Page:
Owning Land in Your Portfolio
By Brad Pistole
In the world of investing, the same core options seem to always come to mind. They include things like: stocks, bonds, mutual funds, REITs, precious metals, and annuities. If an investor is conservative, they might invest in things like CDs, MYGAs, or fixed annuities. Depending on an investor’s experience level or stomach for risk, they might even venture into the world of real estate. This could include investing in things like duplexes, homes, or commercial buildings.
These options can provide a recurring monthly income to the owner and they can often let them have the best of both worlds: receive income from the asset while the renter is the one paying down the mortgage. As a general rule, real estate feels less risky to many people because real estate rarely decreases in value. When compared to things like stocks, bonds, and mutual funds, which can fluctuate from day to day, real estate can give the owner more peace of mind.
One of the investment options that often slips past investors is a little four-letter word that has been a gold mine for me and many others. That four-letter word is: LAND! There’s an old saying, “Buy land, they’re not making any more of it!” I purchased my first farm in 2014, and that started a whirlwind of excitement about the endless possibilities of adding this type of asset to my portfolio. So, let’s dig in and take a look at what used to be one of the best-kept secrets for investing. Hint: the word about this has spread like wild-fire in recent years, and everyone is getting in on the action. It’s no longer a well-kept secret.
From 2014 to 2021, I purchased 5 different farms in three different states: Missouri, Kansas, and Iowa. These farms ranged in size from 62 acres up to 340 acres. When I purchased the first farm, which was a 340-acre rural track of land in Missouri, I did so for recreation. The farm was used for hunting, fishing, hiking, and as a place to get away on the weekends. There was a small cabin on the farm, and that enabled me to get away from all of the hustle and bustle of daily life. However, I quickly learned after purchasing this piece of land, about an often-overlooked gold mine that’s missing from most portfolios.
Just six weeks after purchasing the land, the realtor called me and asked if I would be willing to sell it for a $100,000 profit. I wasn’t interested, so I said no. But this got my attention. What other assets had I ever owned that could turn a $100,000 profit almost immediately? That’s an easy answer: NONE! So, I started to study and learn all of the ins and outs involved with owning land in my portfolio.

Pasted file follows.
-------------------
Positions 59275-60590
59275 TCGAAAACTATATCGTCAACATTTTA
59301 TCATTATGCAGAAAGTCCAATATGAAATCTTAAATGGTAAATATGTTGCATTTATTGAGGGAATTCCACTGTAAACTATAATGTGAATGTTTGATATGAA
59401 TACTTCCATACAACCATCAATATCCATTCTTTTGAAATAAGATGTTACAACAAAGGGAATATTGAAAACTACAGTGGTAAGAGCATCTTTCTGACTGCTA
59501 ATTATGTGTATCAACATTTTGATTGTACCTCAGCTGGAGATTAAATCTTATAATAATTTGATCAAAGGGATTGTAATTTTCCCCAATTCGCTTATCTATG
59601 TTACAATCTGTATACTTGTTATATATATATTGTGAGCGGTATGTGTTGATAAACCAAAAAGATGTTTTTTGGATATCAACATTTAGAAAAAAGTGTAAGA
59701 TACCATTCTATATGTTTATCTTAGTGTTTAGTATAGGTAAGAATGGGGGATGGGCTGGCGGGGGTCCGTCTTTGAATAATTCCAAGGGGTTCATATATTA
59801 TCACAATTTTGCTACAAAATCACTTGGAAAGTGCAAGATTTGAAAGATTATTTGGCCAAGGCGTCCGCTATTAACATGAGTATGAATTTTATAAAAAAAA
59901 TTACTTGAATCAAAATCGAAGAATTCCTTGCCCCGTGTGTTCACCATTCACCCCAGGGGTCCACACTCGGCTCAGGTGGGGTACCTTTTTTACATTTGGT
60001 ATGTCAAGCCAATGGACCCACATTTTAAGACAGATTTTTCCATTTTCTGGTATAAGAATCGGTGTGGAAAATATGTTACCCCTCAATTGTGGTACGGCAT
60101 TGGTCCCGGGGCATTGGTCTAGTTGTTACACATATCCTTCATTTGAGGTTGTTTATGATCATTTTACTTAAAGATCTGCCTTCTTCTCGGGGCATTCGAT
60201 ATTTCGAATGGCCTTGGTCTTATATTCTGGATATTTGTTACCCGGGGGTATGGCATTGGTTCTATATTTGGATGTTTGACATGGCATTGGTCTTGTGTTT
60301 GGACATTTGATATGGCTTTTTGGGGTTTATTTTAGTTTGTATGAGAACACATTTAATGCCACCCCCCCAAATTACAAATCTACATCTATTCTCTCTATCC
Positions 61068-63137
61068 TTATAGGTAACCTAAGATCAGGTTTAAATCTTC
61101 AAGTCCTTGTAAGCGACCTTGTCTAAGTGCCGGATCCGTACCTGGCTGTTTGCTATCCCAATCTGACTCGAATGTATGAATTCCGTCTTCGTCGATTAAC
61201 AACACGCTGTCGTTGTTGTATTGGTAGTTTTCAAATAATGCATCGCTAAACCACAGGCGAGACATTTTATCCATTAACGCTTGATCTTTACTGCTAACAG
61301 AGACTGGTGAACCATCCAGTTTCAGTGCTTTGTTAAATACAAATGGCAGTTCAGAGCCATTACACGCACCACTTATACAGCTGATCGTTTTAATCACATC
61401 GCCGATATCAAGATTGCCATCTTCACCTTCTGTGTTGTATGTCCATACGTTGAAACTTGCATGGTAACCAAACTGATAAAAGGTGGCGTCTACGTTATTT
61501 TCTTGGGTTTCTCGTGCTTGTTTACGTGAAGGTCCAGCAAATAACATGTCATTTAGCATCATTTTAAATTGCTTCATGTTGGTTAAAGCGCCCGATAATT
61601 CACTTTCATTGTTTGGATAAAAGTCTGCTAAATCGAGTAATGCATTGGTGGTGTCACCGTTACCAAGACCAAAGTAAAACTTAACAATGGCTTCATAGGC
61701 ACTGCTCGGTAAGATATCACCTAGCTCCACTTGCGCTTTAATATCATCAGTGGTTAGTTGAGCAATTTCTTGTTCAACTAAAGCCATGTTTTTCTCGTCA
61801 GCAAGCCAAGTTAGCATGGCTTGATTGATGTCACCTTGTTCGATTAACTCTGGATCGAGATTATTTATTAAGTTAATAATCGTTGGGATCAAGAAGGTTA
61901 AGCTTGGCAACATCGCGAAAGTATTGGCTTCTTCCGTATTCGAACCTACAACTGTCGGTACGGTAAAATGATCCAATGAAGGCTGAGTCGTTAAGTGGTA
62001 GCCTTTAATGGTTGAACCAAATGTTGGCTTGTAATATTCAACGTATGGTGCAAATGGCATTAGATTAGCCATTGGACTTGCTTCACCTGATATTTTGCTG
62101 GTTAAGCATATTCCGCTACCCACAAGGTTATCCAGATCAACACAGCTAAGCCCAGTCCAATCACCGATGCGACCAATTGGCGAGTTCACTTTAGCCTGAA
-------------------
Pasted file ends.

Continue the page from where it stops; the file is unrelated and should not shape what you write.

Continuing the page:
A few years after purchasing the first piece of land, I found a small 62-acre farm for sale in Kansas, and I couldn’t believe the price. I knew the area well, so I called the realtor because I thought the listed price was a mistake. I viewed the property one day after it was listed and purchased it on the spot. I owned that farm for 15 months and sold it for an incredible profit. During this transaction, I learned the value of a Section 1031 exchange. This tax-deferred exchange gets its name from IRC Section 1031 which, in a nutshell, says that an individual can avoid paying capital gains on the sale of a property when they invest the proceeds into a property of equal or greater value within the designated timeframe allowed by the IRS.
Using an IRC Section 1031 Exchange
I have used a Section 1031 exchange and a reverse Section 1031 exchange when purchasing properties. Let’s dig a little deeper into how this works. A Section 1031 exchange is a unique part of the current U.S. tax code that allows sellers of real property to sell and reinvest in replacement properties and defer the capital gains tax that are normally paid in connection with the sale of any appreciated real property. The 2017 Tax Cut and Jobs Act (H.R. 1) retains the ability for landowners to exchange real property, while personal property exchanges were no longer available after December 31, 2017.
A Section 1031 exchange can take place in two general formats, with slight variations within the formats. The first, and by far the most common format, is what is referred to as a “forward 1031 exchange.” It is also known as a “deferred exchange.” With a forward exchange, the owner of the real estate presently owned, (who is called the Exchanger) sells that property, referred to as the “relinquished property,” and then acquires the “replacement property” within the statutory timeframe as provided in the tax code. A second format is known a “Reverse 1031 Tax Deferred Exchange” in which the replacement property is acquired before the relinquished property is sold. Reverse exchanges are more complicated and expenses paid can be considerably more than those charged for a forward 1031 exchange. (Read Like-Kind Exchanges – Real Estate Tax Tips | Internal Revenue Service (irs.gov)